September 2015
Volume 15, Issue 12
Free
Vision Sciences Society Annual Meeting Abstract  |   September 2015
EEG alpha rhythms track the deployment of spatial attention
Author Affiliations
  • Joshua Foster
    Department of Psychology, University of Oregon
  • David Anderson
    Department of Psychology, University of Oregon
  • John Serences
    Department of Psychology, University of California, San Diego
  • Edward Vogel
    Department of Psychology, University of Oregon
  • Edward Awh
    Department of Psychology, University of Oregon
Journal of Vision September 2015, Vol.15, 17. doi:10.1167/15.12.17
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      Joshua Foster, David Anderson, John Serences, Edward Vogel, Edward Awh; EEG alpha rhythms track the deployment of spatial attention. Journal of Vision 2015;15(12):17. doi: 10.1167/15.12.17.

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      © ARVO (1962-2015); The Authors (2016-present)

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Abstract

Numerous studies have demonstrated a link between spatial attention and alpha (8-13 Hz) activity measured with electroencephalography (EEG). In spatial cueing studies, a posterior alpha desynchronization is seen contralateral to the cued visual hemifield relative to the ipsilateral side (e.g., Thut, Nietzel, Brandt, Pascual-Leone, 2006). In light of recent work showing that the pattern of alpha activity across the scalp tracks the content of visual working memory (Anderson, Serences, Vogel, & Awh, 2014), we examined whether the topography of alpha activity provides precise information about the locus of spatial attention. We recorded EEG while participants performed a spatial cueing task. A central cue (87.5% valid) directed participants to one of eight placeholders arranged in a circle around fixation. After 1250 ms a search array was presented and participants were asked to identify the digit among letters. A robust spatial cueing effect confirmed that participants attended the cued location. We examined whether the distribution of EEG activity across the scalp carried information about the attended location during the cue-target interval. Using a linear classifier, we identified the frequencies between 4 and 30 Hz that allowed for above-chance decoding of the locus of attention. Activity in the alpha frequency band carried information about the cued location, beginning ~500 ms after cue onset and sustaining until onset of the search array. Using a forward encoding model of location selectivity, we were able to reconstruct location-based channel tuning function (CTFs) from the topography of alpha activity that tracked the position of attention. Consistent with the classification results, the CTF emerged ~500 ms after cue onset. These results support the hypothesis that alpha activity plays a role in the deployment of spatial attention, and suggest that CTFs provide a time-resolved measure for tracking the deployment of covert spatial attention.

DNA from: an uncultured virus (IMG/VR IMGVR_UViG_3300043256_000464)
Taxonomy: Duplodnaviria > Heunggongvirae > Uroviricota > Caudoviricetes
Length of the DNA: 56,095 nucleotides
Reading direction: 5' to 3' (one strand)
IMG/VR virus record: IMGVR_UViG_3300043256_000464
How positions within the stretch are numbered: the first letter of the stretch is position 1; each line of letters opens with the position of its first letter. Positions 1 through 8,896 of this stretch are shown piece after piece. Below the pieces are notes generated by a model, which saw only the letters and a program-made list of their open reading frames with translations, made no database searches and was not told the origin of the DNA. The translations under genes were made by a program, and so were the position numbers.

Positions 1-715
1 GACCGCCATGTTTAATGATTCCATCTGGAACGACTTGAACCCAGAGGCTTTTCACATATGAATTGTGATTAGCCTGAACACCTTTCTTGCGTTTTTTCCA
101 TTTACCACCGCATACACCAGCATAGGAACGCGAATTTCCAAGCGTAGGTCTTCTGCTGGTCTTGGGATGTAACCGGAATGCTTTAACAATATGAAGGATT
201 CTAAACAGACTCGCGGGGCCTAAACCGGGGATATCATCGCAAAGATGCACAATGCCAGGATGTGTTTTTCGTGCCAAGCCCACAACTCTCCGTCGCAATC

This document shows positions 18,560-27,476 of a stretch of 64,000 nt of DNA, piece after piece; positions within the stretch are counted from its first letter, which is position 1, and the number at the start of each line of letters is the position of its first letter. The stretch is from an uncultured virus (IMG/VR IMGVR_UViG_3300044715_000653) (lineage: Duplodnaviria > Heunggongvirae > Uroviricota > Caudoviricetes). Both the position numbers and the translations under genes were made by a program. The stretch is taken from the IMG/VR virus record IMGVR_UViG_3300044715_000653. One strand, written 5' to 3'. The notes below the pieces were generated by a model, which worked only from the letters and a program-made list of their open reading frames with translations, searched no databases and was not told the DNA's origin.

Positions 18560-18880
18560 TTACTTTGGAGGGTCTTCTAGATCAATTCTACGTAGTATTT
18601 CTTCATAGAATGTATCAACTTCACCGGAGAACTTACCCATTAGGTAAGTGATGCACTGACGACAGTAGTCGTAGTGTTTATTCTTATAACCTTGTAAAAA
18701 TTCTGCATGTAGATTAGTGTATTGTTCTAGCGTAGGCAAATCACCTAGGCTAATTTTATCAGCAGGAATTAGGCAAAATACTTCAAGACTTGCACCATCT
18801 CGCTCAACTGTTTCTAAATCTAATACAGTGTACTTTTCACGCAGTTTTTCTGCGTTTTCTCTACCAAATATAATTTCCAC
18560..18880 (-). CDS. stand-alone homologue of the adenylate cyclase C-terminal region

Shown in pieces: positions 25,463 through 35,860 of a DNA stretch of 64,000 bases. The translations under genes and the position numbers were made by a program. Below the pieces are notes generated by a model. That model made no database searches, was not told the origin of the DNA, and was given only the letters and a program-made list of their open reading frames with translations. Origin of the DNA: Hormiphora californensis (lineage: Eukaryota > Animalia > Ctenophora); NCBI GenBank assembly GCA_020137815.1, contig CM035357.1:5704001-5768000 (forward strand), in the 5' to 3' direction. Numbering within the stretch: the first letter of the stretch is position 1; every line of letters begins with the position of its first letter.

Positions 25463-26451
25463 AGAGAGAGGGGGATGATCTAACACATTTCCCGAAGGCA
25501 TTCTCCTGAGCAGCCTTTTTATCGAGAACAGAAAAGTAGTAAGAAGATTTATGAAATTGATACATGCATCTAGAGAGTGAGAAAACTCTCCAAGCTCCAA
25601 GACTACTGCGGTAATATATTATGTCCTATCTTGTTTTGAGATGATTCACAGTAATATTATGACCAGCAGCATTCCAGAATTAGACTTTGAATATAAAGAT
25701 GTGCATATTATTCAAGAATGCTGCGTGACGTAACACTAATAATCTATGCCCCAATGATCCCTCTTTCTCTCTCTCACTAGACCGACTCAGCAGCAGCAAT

Meeting abstract presented at VSS 2015

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